With ISM manufacturing, ADP jobs report, ISM services and government payrolls all released each of the next 4 days, the question is what does the market want to see. What I believe it doesn’t want to see is exactly what it loved in the 1990′s, a Goldilocks Economy, not too hot, not too cold. In the version now, not too hot is an economy that can’t gain enough traction to generate stronger job growth and a sustainable recovery and not too cold is an economy not weak enough to get more monetary drugs from the Fed (only asset prices like that). In Asia, China’s manufacturing PMI rose .2 pts to 53.3, the best since Mar ’11 but was slightly below expectations of 53.6. This state enterprise weighted index is in contrast to the weakness seen in the private sector HSBC one. The RBAustralia unexpectedly cut rates by 50 bps and bond yields are moving to record lows in response. Only 25 bps were expected and the RBA said “economic conditions have been somewhat weaker than expected, while inflation has moderated.” Coincident with the yen reaching a 10 week high vs the US$, the Nikkei fell to an 11 week low overnight, both in the face of more QE from the BoJ. Europe is closed except in the UK and UK manufacturing PMI fell to a 4 month low at 50.5 vs 51.9 in Mar and vs expectations of 51.5.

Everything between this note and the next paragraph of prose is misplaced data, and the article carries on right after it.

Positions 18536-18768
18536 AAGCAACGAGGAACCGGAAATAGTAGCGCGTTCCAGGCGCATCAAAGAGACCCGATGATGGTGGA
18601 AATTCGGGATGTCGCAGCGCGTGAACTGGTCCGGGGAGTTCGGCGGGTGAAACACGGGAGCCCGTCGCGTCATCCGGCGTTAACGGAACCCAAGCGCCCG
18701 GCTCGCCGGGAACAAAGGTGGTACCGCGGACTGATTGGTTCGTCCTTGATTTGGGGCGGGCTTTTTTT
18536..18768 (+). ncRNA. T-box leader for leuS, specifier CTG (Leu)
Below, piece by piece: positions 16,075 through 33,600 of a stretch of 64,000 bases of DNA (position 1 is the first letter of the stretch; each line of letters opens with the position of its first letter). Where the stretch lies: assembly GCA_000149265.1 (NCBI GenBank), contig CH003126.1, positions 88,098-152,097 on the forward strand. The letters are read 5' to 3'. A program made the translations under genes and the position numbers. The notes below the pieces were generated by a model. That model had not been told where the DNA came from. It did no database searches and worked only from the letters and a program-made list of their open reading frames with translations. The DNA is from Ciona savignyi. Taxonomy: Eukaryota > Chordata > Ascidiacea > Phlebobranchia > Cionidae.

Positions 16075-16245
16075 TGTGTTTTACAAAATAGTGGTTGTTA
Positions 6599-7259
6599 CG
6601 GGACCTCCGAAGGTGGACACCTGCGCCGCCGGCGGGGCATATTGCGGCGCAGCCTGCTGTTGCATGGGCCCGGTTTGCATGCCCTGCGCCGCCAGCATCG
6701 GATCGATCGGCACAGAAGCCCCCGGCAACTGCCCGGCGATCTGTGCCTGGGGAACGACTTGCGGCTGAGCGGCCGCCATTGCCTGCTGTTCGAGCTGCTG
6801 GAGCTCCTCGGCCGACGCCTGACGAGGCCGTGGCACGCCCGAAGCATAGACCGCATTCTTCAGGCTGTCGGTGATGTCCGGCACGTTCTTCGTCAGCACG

Category: MacroNotes

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One Response to “For stocks, Goldilocks no longer good IMO”

  1. VennData says:

    Just because Keysian and global central bank stimulus pulled us out of the Great Recession (which is why global equity markets rose – corporate profits and US GDP rose to record highs) doesn’t mean future equity price increases will need stimulus.

    Further equity price gains will increase along with corporate profit growth, but will be slightly tempered by rising interest rates and rising hiring costs.